HUMPHREYS: When the bill was signed into law, the opposition had sixty days to collect petitions from three percent of the [vote in the] last gubernatorial election, which was around fifty two thousand signatures. As soon as the bill was signed, they started collecting signatures. We started calling other states that had gone through this and figured out that we needed to start a campaign while they were collecting the signatures. We began planning to go through a referendum, and formed a coalition of GLBT, labor, religious and civil rights organizations. We were going to be facing an uphill battle — we had ten years to educate the state legislature on the need for this bill, but we had nine months to educate the people of Maryland on the need for keeping the bill.

We [also] had our legal aspect. We were very fortunate to have talented lawyers who did an incredible job of going through the [opposition's] petitions and making sure everything was done correctly. We had lots of volunteers who reviewed the signatures and found that they were not done according to the law. We were disputing around fifteen thousand signatures, and they were only about twelve hundred signatures over what they needed. [In the end], the day before Thanksgiving they conceded that they did not have enough signatures and the law went into effect as of October first.

MW: Are there other political options open to Take Back Maryland to repeal the law?

HUMPHREYS: The only way they can repeal it is through the general assembly, so they would have to go and get enough votes there.

MW: So there’s no referendum process similar to Oregon’s or Maine’s.

HUMPHREYS: No, we will not be going through this every two years. That’s good to know.

MW: I assume you have more success with Democrats in terms of your lobbying efforts.

HUMPHREYS: It’s an overwhelmingly Democratic legislature, but we have had successes with Republicans. We don’t look at the party, we just look at the official, educating them about GLBT issues.

MW: Free State Justice doesn’t endorse political candidates. Do you have any politicians asking you for endorsements?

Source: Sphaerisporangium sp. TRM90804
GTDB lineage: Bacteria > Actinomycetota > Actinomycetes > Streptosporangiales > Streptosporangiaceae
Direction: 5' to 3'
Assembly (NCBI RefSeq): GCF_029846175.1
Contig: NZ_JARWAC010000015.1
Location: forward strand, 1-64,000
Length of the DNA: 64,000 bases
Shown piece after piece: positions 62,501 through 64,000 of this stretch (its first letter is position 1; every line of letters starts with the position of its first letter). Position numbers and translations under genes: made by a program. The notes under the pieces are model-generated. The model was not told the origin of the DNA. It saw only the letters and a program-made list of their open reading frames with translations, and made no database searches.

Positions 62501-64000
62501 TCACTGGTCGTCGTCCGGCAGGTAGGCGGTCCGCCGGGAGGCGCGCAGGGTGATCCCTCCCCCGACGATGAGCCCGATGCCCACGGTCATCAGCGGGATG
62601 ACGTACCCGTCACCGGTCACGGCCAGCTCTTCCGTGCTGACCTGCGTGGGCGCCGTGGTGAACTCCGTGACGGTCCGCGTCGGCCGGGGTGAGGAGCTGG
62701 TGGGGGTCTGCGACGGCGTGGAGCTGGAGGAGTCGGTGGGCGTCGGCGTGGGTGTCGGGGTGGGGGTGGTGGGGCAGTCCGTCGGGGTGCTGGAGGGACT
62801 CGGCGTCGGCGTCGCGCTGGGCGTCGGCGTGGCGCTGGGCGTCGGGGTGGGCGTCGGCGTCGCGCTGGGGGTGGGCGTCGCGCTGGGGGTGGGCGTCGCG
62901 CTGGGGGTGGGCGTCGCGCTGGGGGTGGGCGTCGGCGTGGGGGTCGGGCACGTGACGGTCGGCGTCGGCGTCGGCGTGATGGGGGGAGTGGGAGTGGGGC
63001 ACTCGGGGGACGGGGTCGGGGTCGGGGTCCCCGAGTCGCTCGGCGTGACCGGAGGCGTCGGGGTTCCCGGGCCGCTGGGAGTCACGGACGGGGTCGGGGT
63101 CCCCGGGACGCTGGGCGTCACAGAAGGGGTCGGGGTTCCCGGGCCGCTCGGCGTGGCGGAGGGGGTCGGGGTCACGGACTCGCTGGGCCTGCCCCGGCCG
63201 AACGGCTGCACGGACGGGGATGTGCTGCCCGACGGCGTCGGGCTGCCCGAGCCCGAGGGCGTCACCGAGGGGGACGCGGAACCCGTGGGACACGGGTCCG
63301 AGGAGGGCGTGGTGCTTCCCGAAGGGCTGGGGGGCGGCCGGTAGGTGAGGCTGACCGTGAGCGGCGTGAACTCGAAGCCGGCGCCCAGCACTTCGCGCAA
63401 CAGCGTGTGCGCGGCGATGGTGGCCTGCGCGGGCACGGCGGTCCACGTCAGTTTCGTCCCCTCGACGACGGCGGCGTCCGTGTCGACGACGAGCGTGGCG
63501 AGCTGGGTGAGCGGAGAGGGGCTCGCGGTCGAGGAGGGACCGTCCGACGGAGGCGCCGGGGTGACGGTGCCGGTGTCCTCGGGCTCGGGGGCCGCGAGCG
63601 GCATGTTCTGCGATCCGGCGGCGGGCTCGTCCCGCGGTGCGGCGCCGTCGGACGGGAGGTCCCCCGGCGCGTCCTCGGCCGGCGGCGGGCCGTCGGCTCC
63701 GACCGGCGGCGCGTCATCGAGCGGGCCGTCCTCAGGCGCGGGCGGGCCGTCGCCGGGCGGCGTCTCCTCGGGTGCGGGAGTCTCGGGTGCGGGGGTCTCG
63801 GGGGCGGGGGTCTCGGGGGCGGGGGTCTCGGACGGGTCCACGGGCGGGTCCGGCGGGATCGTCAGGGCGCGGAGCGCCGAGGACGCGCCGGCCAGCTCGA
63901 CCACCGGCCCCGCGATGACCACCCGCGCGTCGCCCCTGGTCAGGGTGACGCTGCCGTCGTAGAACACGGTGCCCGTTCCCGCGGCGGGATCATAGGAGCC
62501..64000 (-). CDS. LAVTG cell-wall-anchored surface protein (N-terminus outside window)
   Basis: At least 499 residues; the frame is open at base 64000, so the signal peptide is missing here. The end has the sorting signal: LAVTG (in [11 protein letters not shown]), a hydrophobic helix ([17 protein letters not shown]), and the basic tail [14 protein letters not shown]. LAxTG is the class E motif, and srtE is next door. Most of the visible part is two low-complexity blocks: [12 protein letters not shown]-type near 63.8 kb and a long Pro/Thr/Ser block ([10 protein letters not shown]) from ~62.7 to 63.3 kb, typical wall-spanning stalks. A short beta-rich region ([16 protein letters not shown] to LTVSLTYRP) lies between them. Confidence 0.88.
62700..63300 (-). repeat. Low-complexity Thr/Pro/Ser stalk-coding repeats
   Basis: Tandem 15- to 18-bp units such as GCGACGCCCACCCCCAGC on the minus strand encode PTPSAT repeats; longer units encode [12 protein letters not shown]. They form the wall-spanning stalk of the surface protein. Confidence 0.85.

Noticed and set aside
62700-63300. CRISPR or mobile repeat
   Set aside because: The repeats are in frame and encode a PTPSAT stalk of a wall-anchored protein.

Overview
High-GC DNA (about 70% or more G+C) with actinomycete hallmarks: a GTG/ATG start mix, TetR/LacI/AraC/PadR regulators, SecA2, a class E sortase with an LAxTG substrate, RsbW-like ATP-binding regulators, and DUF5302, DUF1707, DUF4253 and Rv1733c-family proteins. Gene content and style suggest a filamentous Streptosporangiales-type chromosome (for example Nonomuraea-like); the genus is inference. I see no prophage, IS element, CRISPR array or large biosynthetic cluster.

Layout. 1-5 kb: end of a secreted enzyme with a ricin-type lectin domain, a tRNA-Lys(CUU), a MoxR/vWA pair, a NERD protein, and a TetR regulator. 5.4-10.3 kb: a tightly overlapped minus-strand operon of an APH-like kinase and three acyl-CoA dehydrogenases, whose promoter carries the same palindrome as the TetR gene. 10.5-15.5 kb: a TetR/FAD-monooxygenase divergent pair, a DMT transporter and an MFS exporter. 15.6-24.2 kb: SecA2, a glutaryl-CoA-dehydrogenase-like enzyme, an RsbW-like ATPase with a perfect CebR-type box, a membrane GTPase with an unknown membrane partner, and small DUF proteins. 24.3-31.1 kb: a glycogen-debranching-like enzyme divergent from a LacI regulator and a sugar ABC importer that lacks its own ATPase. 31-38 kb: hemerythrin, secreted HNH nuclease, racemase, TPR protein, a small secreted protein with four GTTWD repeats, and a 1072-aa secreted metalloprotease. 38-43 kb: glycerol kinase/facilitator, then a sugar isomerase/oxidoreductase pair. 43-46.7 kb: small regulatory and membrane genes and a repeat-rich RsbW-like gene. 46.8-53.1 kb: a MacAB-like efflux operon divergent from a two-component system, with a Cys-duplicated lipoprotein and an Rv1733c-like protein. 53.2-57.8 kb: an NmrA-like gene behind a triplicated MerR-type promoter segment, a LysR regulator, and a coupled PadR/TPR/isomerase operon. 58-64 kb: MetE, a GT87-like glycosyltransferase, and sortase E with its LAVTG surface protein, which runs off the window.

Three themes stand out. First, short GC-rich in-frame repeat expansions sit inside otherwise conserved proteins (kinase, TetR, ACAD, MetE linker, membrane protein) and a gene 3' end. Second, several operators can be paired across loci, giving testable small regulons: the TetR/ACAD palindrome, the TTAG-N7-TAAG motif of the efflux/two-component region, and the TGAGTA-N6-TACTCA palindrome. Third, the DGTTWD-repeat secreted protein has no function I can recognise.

HUMPHREYS: Actually, no. Most of the time politicians want to sit down with us and find out what our issues are so they can target their campaign for the GLBT vote.

MW: The gay population in D.C. is fairly concentrated, but as we’ve spread out we hear more about suburban gays. Are you seeing growth in gay neighborhoods in Maryland?

HUMPHREYS: Definitely. Even in Western Maryland there’s something very similar. There are pockets of the gay community basically all over the state.

MW: What’s the biggest change you would see for gays and lesbians in Maryland in the next five to ten years?

HUMPHREYS: I see this as a critical time for the GLBT movement, especially with the upcoming elections — a lot of GLBT supporters that may have a hard time in the upcoming elections. We need to make sure that our supporters are elected because that’s going to be the turning point for us in trying to get hate crimes legislation passed, trying to repeal the sodomy law, achieve domestic partner benefits and gay marriage. This November is going to be pivotal for our civil rights movement.

For more information about Free State Justice visit www.freestatejustice.org. The Laramie Project runs through August 11 at the Olney Theatre Center, 2001 Olney-Sandy Spring Road, Olney, Md. Tickets are $15 to $35. For more information call (301) 924-3400, or visit www.olneytheatre.org.

Sean Bugg is Editor Emeritus for Metro Weekly.